Today more than ever, my conversations revolve less and less around the client’s digital marketing strategy and more often and more appropriately around their marketing strategy in a digital world. Digital, TV, radio and even out-of-home are all beginning to converge at the establishment of a new normal. But as technology and communication evolve, so do new challenges and focuses for marketers.
The past year saw some significant leaps in the digital arena, and 2017 is slated for an even greater acceleration. In this brief blog series, let’s look back on five evolving digital trends from 2016 as well as take a peek at what will inevitably be on the horizon in the very near future.
The Rising Threat of Ad Blockers
Marketers’ demand for consumer attention has grown; while at the same time, consumers have been armed with the tools to avoid ads altogether. Estimates from comScore range that anywhere from 5 to 20 percent of all U.S. Internet users utilize an ad blocker on their desktop. eMarketer predicts that approximately 1 in 4 will install an ad blocker on either desktop or smartphone by the end of 2016, verging on 1 in 3 by 2017. What’s the leading demographic fueling this surge? Millennials. More specifically, millennial men, especially those with a higher income.
There are three important considerations* driving these numbers:
- Publishers can be the biggest losers when it comes to ad blockers because an advertiser will not pay for an ad that is not shown (0 impressions = 0 cost). Some publishers have taken more drastic approaches to avoid mass losses from ad blockers, whereby the page content does not load until the user has disabled his or her ad blocking software. What a way to kill the web-browsing experience!
- From the advertiser’s perspective, it makes this particular demographic — technophiles, entertainment lovers and automotive junkies especially — increasingly difficult to target. Moving forward, more creative approaches for reaching millennial men will be necessary, leveraging newer platforms for advertisements.
- The greatest catalyst prompting users to install ad blockers is the category of disruptive ads. Pop-ups, high-impact, in-stream and video ads on both desktop and mobile devices are most commonly cited as unfavorable. The IAB has recently been making headway in disallowing certain types of disruptive ads from being run, which may or may not have an impact on slowing the pace of ad blocker installations. In any case, publishers and advertisers alike may benefit from avoiding sole usage of these formats — a varied marketing mix is often recommended for greater success.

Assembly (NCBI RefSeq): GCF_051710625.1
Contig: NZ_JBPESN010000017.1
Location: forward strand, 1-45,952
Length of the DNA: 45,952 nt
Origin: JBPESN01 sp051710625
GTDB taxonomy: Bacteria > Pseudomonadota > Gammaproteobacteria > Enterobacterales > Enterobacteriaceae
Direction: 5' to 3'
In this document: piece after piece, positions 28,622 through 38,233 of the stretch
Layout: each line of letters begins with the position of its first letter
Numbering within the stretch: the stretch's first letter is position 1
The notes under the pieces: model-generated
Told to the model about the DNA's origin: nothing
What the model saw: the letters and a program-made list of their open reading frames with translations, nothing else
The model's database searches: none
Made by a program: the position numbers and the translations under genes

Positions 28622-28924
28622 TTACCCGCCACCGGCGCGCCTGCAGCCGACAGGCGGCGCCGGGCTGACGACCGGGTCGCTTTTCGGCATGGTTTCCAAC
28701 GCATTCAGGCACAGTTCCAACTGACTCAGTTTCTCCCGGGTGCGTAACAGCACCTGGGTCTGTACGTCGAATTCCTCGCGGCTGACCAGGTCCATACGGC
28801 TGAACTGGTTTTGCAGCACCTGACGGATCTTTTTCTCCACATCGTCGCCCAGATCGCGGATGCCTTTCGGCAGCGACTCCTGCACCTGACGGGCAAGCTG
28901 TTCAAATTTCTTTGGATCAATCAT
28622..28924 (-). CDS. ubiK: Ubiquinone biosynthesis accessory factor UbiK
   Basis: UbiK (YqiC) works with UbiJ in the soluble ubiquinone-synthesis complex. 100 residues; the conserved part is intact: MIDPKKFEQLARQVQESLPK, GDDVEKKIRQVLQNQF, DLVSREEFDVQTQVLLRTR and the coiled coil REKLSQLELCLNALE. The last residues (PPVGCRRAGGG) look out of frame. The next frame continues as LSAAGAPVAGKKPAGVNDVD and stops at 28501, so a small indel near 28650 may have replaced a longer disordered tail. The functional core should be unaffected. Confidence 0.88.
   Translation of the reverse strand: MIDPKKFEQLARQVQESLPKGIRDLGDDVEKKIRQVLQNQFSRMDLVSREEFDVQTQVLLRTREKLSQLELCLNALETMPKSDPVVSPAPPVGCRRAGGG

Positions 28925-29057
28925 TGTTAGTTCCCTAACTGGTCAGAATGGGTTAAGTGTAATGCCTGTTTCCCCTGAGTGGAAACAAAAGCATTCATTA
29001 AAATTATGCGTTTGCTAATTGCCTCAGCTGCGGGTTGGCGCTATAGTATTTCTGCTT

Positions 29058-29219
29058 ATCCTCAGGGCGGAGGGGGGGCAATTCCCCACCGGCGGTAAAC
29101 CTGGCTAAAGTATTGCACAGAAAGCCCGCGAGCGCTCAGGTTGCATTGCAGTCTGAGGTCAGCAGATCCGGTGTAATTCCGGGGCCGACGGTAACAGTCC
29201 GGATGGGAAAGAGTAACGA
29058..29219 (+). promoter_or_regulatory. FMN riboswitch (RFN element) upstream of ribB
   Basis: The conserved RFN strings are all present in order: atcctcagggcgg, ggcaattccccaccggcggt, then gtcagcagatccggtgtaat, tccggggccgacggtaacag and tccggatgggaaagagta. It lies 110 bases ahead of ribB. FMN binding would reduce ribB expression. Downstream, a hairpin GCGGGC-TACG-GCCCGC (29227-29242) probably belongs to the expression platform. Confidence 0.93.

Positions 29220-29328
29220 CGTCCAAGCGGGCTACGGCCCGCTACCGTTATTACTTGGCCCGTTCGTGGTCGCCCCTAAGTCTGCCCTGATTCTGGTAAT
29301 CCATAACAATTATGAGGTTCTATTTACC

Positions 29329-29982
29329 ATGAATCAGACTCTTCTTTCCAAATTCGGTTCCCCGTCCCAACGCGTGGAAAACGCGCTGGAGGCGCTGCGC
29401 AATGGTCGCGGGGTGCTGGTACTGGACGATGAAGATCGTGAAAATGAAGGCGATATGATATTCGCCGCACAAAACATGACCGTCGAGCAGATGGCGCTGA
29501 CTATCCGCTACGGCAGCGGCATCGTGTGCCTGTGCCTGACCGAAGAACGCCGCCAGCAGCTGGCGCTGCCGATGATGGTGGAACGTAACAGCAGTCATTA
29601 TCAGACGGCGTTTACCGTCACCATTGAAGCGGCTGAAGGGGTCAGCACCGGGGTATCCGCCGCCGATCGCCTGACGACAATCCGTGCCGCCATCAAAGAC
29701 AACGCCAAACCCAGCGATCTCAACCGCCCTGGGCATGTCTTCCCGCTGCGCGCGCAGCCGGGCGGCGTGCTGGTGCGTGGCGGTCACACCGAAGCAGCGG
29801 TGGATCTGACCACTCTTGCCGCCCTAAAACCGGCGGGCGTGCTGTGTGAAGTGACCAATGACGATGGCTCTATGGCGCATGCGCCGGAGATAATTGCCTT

With stats like these, is it any wonder that advertisers are rethinking how to capture consumers’ attention? This year, the next frontier in capturing consumers’ eyes will be ensuring website speed (both desktop AND mobile) is optimized. Twenty-seven percent of U.S. digital shoppers are unwilling to wait more than three seconds for a page to load, with only 38 percent sticking it out after five seconds.
For advertisers and publishers who promote e-commerce or gauge success on quality traffic and time spent on site, website speed will be the highest priority in the coming year. Consumer attention spans are shortening and so must the page load times.
To discover more in our Digital State of the Union, check out our upcoming posts on personalization and personal assistants, content and influencer marketing strategies, digital video best practices and programmatic pricing.
*Ad Blockers, May 20, 2016
Digital State of the Union Series
Digital State of the Union: From Personalization to Personal Assistants
Digital State of the Union: Content Marketing
Digital State of the Union: Streaming Digital
Digital State of the Union: Digital Advertising Costs